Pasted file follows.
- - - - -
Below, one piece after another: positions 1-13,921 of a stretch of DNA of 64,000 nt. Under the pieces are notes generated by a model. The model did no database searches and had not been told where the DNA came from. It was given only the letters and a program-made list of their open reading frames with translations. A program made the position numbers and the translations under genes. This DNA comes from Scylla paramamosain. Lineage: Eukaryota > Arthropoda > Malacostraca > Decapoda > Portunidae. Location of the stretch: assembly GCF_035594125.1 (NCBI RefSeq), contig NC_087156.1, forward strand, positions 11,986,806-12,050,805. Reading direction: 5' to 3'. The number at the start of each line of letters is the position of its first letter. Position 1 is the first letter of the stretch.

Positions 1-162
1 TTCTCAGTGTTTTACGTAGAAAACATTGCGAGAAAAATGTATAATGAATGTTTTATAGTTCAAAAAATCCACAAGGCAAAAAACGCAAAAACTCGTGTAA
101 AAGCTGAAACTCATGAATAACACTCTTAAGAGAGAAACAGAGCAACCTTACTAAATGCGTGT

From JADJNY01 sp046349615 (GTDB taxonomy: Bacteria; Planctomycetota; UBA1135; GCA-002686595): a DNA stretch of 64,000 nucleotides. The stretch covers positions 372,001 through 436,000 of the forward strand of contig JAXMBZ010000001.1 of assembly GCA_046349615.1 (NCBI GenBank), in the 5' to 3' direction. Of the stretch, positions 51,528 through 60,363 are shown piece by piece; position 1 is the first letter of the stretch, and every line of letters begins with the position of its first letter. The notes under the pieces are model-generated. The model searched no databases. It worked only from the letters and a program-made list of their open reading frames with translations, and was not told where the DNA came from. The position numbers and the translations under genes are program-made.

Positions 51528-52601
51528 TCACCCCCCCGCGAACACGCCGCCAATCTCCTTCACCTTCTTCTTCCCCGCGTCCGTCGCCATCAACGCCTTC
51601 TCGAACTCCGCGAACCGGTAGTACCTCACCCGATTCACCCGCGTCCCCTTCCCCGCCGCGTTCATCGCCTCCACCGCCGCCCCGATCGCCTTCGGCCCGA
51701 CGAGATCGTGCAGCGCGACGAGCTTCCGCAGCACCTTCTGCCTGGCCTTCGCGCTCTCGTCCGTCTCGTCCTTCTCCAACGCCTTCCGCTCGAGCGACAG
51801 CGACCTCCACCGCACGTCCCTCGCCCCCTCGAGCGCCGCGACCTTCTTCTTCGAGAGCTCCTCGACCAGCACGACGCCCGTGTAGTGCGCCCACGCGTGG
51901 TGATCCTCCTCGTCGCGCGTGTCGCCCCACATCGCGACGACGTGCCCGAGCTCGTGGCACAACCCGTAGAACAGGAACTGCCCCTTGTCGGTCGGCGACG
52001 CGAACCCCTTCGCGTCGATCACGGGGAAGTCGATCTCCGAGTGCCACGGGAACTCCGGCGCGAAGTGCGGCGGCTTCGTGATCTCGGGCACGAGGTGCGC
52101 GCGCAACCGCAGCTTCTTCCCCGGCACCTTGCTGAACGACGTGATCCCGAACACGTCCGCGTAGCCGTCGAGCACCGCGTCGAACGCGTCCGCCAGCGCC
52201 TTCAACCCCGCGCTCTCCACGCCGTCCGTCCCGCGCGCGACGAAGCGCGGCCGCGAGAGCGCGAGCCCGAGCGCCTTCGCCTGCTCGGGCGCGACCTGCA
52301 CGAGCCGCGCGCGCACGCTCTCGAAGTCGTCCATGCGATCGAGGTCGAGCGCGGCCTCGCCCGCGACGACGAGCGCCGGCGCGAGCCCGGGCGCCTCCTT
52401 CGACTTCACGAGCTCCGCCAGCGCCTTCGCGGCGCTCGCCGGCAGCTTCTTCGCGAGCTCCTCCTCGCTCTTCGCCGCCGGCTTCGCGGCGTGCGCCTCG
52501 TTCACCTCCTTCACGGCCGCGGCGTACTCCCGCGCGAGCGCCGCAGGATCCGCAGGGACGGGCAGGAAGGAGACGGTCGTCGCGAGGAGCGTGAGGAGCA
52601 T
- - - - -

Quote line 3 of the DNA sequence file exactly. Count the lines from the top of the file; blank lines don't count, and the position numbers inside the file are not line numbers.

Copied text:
1 TTCTCAGTGTTTTACGTAGAAAACATTGCGAGAAAAATGTATAATGAATGTTTTATAGTTCAAAAAATCCACAAGGCAAAAAACGCAAAAACTCGTGTAA